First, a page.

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“Full On” Rampage for MacLeod

Dave MacLeod heading to the crux roof traverse of Don’t Die of Ignorance (XI,11, 275m) with Joe French on March 16, 2008. It is now the most difficult route on Ben Nevis, Scotland, which was profiled in Issue 22. [Photo] Joe French, courtesy of

After free soloing Darwin Dixit, a possible 5.14b, in Spain on March 4, Scottish climber Dave MacLeod established Don’t Die of Ignorance (XI,11, 275m), one of Scotland’s hardest winter routes, with Joe French on March 16, 2008.
The eight-pitch line basically follows a 1987 aid route established by Andy Cave and Simon Yates up the steep Comb Buttress of Ben Nevis (profiled in Issue 22) but takes a more direct line at the crux. MacLeod climbed the route ground up; it took him six tries over the past three years to complete. Don’t Die of Ignorance, like The Secret established a few months before (read the December 12, 2007 NewsWire), offers a glimpse of the future of mixed climbing.

The crux second pitch, consisting of a thin ice and drytool traverse underneath a roof, took MacLeod two-and-a-half hours to lead. MacLeod described the experience on his blog: “Just like Friday I desperately struggled to seat my axe in the crux tin opener. I screamed to Joe to expect a fall and released my left axe, cutting loose onto one arm. The axe slid and jerked a centimeter… [a] dynamic match and kung fu allowed one foot to swing onto the wall to the right and up to the peg I got in on Friday. The vertical wall above was climbed in an utterly ‘go for broke’ style, axes ripping, dropping onto one hand and gasping with pump and shrieking for slack. All a bit full on.”

While seconding the crux traverse, French fell off and dangled helplessly by one wrist until he was able to free himself using a jumar. It took him about two hours to get himself untangled from the rope and jug up to the belay, where he found MacLeod blue-lipped and nearly hypothermic, having shed two layers of clothing for the crux lead. After two more pitches of V/VI mixed climbing the pair topped out to a star-studded sky.

MacLeod and French on the upper grooves on Don’t Die of Ignorance (XI,11, 275m), Ben Nevis, Scotland. [Photo] Claire MacLeod, courtesy of

MacLeod has been training on climbs that he thought were “benchmarks for a prerequisite physical level” for an upcoming summer project on Ben Nevis. He climbed Ring of Steall (8c+ [5.14c]), Scotland’s hardest sport route, in August 2007, and A Muerte (9a [5.14d]), Siurana, Spain, in November 2007. He then free soloed Darwin Dixit (8c [5.14b]), a 50-foot, overhanging route, in Margalef, Spain, because it was “at a high enough level that the moves would be totally committing, and one where the random objective danger of loose rock would not enter the risk equation.” [This paragraph was corrected on March 20. Thanks to our vigilant reader. –Ed.]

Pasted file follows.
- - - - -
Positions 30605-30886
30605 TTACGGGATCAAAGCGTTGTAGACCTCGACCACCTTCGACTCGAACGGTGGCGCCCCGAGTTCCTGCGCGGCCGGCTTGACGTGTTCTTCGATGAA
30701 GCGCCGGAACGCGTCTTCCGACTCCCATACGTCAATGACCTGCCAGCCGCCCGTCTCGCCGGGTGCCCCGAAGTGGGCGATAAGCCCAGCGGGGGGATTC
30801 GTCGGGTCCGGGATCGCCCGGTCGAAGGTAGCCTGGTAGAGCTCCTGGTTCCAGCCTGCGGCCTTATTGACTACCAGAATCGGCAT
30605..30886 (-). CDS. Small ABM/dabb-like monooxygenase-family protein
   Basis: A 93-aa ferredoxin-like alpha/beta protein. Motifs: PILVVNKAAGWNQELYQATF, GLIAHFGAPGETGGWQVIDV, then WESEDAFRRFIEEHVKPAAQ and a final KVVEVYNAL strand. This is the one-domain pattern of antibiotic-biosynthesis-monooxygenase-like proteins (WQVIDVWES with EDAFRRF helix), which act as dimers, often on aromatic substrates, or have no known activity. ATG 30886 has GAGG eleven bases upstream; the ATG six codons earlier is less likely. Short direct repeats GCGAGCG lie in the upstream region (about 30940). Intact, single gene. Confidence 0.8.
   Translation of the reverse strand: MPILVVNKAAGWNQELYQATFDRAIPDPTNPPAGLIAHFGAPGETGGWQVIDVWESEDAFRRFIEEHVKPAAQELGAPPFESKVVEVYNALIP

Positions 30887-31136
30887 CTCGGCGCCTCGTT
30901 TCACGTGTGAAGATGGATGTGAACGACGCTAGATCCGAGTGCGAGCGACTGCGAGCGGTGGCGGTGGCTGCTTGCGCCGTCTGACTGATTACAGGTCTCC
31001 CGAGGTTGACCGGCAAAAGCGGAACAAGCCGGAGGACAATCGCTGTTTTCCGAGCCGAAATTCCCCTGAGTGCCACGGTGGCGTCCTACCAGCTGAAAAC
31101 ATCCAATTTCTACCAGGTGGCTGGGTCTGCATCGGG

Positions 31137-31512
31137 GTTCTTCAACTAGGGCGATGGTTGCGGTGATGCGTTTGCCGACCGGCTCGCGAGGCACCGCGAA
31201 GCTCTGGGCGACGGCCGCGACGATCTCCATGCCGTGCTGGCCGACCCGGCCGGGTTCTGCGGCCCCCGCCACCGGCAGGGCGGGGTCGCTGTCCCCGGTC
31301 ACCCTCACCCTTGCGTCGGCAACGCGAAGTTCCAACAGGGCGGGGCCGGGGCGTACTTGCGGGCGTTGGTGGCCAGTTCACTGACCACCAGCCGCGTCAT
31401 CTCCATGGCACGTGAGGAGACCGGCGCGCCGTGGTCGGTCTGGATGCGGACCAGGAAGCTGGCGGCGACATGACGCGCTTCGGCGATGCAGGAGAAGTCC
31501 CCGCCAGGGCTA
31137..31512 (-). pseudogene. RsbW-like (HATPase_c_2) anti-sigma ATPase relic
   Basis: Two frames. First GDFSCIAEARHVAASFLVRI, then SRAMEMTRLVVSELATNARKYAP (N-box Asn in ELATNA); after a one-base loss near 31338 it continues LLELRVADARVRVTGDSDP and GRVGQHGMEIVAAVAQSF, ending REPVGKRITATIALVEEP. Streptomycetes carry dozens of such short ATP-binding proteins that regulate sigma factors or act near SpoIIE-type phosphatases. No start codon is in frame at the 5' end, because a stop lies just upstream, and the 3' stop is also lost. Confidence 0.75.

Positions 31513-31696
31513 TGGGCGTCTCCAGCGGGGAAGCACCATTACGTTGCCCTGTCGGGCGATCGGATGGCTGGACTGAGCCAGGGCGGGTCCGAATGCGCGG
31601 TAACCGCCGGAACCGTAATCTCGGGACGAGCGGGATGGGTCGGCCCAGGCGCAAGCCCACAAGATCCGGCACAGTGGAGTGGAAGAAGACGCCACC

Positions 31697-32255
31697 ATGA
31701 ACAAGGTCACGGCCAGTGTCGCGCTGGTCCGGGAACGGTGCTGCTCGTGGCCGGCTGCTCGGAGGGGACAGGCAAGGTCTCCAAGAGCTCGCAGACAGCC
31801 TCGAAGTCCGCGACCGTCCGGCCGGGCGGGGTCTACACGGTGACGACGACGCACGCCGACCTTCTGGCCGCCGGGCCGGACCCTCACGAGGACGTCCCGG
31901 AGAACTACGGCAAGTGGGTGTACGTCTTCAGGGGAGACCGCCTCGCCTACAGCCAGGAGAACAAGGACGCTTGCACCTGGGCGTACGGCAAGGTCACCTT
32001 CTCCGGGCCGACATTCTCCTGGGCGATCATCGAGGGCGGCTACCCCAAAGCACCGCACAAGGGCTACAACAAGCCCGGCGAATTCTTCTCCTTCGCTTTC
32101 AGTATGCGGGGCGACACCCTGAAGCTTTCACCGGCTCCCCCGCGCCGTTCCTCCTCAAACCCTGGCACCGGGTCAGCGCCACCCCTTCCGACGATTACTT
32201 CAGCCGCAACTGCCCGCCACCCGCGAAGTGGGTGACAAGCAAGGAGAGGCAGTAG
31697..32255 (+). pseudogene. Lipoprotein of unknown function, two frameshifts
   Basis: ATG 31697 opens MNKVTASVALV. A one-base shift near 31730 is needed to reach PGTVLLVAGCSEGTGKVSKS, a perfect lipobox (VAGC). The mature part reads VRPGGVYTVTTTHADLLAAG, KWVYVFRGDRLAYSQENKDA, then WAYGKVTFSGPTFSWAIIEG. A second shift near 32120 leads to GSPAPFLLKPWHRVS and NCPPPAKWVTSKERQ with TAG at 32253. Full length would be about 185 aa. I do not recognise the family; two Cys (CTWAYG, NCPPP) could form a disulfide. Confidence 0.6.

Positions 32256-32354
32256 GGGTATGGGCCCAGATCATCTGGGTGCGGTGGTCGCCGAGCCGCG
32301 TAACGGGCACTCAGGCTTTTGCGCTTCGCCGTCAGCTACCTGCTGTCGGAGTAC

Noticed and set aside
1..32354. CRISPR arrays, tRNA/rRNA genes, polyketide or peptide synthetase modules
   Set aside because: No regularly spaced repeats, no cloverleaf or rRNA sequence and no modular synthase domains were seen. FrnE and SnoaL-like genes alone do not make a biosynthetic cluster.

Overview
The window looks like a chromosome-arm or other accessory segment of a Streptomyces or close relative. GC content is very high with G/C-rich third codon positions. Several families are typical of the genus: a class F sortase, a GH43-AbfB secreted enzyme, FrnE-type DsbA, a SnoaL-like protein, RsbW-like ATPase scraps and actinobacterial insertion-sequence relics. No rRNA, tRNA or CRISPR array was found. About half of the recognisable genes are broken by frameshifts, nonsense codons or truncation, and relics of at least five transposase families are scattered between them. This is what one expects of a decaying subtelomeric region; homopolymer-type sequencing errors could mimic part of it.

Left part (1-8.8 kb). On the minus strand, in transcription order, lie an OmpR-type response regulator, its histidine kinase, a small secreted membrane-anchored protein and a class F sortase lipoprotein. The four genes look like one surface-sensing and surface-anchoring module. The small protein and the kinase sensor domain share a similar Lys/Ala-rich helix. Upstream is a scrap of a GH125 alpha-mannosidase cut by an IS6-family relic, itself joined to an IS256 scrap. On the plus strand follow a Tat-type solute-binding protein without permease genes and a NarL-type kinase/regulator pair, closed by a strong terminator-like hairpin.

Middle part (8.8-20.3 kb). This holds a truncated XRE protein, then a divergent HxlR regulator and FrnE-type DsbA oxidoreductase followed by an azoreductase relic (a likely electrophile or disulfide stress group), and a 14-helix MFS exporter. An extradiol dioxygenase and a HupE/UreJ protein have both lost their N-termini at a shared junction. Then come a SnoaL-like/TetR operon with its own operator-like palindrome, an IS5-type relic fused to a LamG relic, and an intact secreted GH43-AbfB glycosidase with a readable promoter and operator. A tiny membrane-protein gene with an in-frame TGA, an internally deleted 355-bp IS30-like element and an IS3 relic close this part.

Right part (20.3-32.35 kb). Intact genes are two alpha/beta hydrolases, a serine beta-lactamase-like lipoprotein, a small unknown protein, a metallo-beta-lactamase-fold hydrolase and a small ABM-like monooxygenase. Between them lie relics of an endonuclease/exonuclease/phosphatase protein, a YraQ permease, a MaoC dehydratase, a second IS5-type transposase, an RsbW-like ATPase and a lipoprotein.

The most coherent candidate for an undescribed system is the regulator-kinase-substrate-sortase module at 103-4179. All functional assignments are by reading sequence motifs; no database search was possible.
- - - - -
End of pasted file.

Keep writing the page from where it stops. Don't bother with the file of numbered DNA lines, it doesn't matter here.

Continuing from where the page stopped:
MacLeod’s ascent of Darwin Dixit is likely the first 5.14b free solo that wasn’t a highball boulder problem. The previous highest grade was 5.14a, set by Alexander Huber when he free soloed Kommunist in Austria.

MacLeod climbed Darwin Dixit without pads and spotters and wrote in his blog that he felt “utterly focused, and in the classic performance paradox of extreme effort but feeling effortless at the same time.”

MacLeod has only soloed two routes, the other was Hurly Burly (5.13d), Scotland, in the past nine years. He explains in his blog why he solos so rarely: “Even for the few who can be in complete control of their body and mind on a solo, they cannot be in control of the rock or the weather. That said, soloists’ awareness and anticipation of these is exceptional because of their experience and huge dedication to their chosen task. Is soloing worth the risk? Sometimes. As I’ve said before, the risks of doing things in life have to weigh up against the risks of not doing things.”


MacLeod free soloing Darwin Dixit (8c [5.14b]), Margalef, Spain, on March 4, 2008–likely the hardest free solo ever. [Photo] Claire MacLeod, courtesy of